Manuel “Matty” Moroun died on Monday at 93 years old. That name might not mean much to you if you’re not from metro Detroit or Windsor, Canada, but around these parts, he was known mainly as the billionaire who owned, among other things, the Ambassador Bridge, which just happens to carry roughly 27 percent of all merchandise trade between Canada and the U.S.
General view of the Ambassador Bridge that connects Detroit and Windsor, Canada on March 18, 2020 in Detroit, Michigan. The U.S. and Canada have agreed to temporarily restrict all nonessential travel across the border after the World Health Organization (WHO) declared coronavirus (COVID-19) a pandemic
Image: Gregory Shamus (Getty Images)
That’s $400 billion in trade a year, according to the U.S. Department of Transportation with an average of $500 million in trade crossing the bridge daily. It generated $60 million in tolls for Moroun, according to the Detroit Free Press. At least 40 percent of trucking shipments into the US cross this bridge and the closest secondary crossing for big rigs is over two hours away, Forbes reports.
Not only is it the busiest international crossing in North America, but it is also the only one to be privately owned. Does it seem to you like this span is too important a crossing to be in private ownership? Because it always has to me! It spent two years as the longest suspension bridge in the world. How do you just own something so massive and crucial to the functioning of two huge economies?
I have lived with this strange fact in this strange town all my life and, no matter how it has been explained to me, it still boggles my mind. So I’m going to try and explain it to you, and hopefully, we can figure it out together.
A COUPLE OF MONTHS AGO, I talked about desirable rear-wheel-drive 1980s cars. A friend remarked that I did not mention this month’s International Underdog, although I did mention the Pontiac Catalina. There were a couple reasons for that. I was saving it, and it was only sold for a few years, (and if I remember correctly) mainly in the lower 48.
The Parisienne name was familiar to Canadians since the 1950s, gracing the fenders and dashboards of some very desirable automobiles. I still lament the loss of Pontiac; from the mid-1950s through the late 1970s, it built some of the most beautiful American cars of all time. Unfortunately, as the years passed, they looked too much like upscale Chevrolets and lost some of their luster. Fortunately, the cross-brand family resemblance between Pontiac and Chevrolet wasn’t as strong as it was at rival Mercury, whose cars were hardly distinguishable from Fords. The good news for both of these makes is that you can, in many cases, pick up a very nice Pontiac or Mercury for a fraction of the cost of an equivalent Chevrolet or Ford.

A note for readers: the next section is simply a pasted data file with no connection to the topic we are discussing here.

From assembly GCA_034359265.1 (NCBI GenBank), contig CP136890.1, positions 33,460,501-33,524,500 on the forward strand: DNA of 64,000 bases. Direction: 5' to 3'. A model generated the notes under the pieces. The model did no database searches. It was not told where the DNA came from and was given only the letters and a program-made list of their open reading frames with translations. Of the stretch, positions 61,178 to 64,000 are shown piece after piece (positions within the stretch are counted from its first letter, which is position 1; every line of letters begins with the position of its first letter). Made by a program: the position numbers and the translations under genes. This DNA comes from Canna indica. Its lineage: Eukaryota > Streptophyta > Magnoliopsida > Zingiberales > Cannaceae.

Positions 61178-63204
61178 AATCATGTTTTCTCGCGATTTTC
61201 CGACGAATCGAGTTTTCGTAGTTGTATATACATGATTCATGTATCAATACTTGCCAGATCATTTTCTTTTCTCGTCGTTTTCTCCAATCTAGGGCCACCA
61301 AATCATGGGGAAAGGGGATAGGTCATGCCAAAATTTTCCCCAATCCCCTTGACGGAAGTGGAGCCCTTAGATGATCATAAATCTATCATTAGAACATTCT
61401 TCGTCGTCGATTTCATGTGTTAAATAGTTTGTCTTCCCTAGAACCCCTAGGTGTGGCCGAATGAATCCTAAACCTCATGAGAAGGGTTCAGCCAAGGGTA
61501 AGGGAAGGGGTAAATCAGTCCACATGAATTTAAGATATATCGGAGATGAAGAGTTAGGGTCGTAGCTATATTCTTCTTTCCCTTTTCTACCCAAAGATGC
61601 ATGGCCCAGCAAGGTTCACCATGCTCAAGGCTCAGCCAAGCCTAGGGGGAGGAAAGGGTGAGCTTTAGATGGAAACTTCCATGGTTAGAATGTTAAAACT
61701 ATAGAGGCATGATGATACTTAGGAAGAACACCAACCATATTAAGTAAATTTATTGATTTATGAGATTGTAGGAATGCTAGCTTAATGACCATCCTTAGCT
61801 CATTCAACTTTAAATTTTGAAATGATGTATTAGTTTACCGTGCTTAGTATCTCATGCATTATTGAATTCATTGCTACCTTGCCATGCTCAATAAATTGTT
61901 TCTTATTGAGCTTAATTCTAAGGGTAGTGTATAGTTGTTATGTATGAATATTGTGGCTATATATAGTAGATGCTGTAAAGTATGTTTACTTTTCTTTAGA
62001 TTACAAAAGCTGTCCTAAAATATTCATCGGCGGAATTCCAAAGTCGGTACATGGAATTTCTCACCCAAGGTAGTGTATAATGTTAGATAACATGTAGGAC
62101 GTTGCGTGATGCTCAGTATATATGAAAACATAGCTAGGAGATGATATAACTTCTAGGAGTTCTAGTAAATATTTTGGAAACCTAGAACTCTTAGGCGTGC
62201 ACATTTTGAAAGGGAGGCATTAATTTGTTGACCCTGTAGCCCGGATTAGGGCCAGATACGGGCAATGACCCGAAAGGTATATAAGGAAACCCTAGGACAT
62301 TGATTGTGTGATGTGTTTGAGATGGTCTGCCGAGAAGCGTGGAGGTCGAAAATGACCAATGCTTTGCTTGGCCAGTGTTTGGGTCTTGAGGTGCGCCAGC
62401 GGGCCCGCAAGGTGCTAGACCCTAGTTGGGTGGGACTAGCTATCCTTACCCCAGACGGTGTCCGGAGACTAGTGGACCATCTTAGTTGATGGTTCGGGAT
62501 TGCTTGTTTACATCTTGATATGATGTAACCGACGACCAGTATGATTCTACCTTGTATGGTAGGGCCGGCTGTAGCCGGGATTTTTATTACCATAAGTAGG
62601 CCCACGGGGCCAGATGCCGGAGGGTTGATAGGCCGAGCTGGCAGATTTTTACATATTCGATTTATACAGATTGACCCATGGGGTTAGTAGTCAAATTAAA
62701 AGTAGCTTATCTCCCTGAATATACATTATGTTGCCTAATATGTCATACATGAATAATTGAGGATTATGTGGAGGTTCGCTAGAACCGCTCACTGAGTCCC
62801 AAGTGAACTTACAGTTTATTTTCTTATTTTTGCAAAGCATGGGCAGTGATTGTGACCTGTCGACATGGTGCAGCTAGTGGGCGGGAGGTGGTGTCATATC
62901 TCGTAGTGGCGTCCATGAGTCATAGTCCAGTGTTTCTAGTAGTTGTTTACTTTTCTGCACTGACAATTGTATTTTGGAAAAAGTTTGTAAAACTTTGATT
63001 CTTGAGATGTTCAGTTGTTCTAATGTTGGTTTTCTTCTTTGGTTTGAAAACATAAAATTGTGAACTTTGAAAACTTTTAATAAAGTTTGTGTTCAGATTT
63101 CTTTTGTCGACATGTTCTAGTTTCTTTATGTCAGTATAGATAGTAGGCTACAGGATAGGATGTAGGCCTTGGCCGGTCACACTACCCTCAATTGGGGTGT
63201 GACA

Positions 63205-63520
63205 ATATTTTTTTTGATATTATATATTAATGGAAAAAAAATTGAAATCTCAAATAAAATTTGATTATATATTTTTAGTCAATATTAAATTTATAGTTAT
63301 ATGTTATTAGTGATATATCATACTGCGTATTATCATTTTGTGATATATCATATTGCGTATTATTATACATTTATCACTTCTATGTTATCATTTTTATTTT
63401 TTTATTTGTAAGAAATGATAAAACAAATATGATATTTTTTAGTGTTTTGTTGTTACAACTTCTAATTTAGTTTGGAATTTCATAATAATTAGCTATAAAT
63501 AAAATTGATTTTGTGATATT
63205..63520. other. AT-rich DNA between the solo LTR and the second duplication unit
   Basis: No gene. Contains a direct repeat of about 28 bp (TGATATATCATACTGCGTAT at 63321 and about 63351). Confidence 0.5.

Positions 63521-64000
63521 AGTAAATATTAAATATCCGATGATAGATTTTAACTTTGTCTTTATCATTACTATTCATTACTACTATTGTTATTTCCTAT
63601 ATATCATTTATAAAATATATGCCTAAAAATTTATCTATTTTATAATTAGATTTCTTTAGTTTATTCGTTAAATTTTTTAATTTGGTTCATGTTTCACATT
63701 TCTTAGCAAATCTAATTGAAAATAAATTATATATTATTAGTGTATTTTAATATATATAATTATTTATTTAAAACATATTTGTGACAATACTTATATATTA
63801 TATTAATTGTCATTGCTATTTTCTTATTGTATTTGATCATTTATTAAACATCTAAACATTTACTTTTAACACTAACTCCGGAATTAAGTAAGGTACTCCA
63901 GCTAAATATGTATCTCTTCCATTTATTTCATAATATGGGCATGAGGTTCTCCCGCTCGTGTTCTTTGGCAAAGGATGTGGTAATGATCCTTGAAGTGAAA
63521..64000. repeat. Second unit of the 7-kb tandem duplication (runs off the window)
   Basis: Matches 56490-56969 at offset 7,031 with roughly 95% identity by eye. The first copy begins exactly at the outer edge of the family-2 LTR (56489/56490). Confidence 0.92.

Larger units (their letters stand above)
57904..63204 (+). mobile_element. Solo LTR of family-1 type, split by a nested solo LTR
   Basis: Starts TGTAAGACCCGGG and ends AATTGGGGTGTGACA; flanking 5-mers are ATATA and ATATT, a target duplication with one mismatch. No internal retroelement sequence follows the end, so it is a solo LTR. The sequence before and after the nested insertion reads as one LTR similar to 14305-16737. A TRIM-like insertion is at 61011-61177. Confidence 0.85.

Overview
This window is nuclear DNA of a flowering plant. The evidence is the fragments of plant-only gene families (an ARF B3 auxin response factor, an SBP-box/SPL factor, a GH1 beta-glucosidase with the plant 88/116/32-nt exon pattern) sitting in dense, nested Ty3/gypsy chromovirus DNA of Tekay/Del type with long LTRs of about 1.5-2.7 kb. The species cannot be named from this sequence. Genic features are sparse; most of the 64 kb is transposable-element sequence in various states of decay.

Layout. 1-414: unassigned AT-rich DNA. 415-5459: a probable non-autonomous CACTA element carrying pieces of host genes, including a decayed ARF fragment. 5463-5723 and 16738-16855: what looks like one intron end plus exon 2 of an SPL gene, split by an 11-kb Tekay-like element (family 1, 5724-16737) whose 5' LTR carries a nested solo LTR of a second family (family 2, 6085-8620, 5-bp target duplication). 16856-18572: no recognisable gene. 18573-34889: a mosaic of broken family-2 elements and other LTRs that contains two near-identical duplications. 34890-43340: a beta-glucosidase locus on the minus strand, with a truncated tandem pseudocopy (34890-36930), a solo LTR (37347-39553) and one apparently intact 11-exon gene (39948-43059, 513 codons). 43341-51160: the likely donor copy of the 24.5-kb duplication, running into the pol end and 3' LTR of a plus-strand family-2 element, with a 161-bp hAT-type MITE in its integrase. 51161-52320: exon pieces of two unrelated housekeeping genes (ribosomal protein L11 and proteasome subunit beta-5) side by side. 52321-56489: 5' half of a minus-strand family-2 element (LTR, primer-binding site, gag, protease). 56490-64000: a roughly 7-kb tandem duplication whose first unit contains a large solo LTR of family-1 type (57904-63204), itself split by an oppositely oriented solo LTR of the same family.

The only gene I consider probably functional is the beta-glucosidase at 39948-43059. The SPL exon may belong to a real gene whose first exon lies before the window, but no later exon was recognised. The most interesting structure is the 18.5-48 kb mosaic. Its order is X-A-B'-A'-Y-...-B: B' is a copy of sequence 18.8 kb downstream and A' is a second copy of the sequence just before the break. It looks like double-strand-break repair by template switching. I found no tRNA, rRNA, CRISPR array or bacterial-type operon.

In 1977, GM downsized its full-size cars. While the other GM divisions prospered with their more sensibly styled and sized flagship fleet, the Pontiac Catalina and Bonneville failed to fire up the market. Sales were good but hardly spectacular, and in 1981, the Bonneville moved down to the midsize platform while the Catalina (my favorite Pontiac) was laid to rest.
But then, Americans started to swing back to larger cars due to the drop in gas prices and the improving economy. AMC, which had placed its fortunes on a complete line of compacts, felt the greatest impact from the market shift, and its Premier, eventually sold as an Eagle model by Chrysler, arrived too late to save the day.
Convertible has been in the family for 64 years and will most likely be passed on to the next generation
1941 Ford fuels father and son’s need for speed
The year was 1955 and Sam McVicar was a car crazy 18-year-old. He was part of the hot rod and custom scene that had taken over Vancouver streets and he’d bought himself a beautiful ride.
The immaculate Florentine Blue 1941 Ford convertible with tan convertible top and red leather interior was owned by a couple in North Vancouver. Sam had seen it once before when it was being serviced by downtown dealership Dominion Vancouver Motors. He jumped at the chance to buy it for $500 when it came up for sale.
Hopping up the flathead V8 motor was a must. He lowered the car with a dropped front axle and, after beginning work for legendary Vancouver customizer Blackie Green, he louvered the hood. Not satisfied with the performance, he dropped in torquey Oldsmobile engine topped with a six-carburetor manifold. Then Sam went drag racing.
Whenever we hear of the iconic American automaker Packard, we tend to think of beautifully crafted and technologically advanced cars from the first half of the previous century, before the Detroit brand merged with Studebaker in 1954, with the name being dropped altogether in 1958. This 1999 Packard Twelve Prototype that will soon go up for auction, doesn’t exactly fit the bill of what we expect from a car bearing the famous nameplate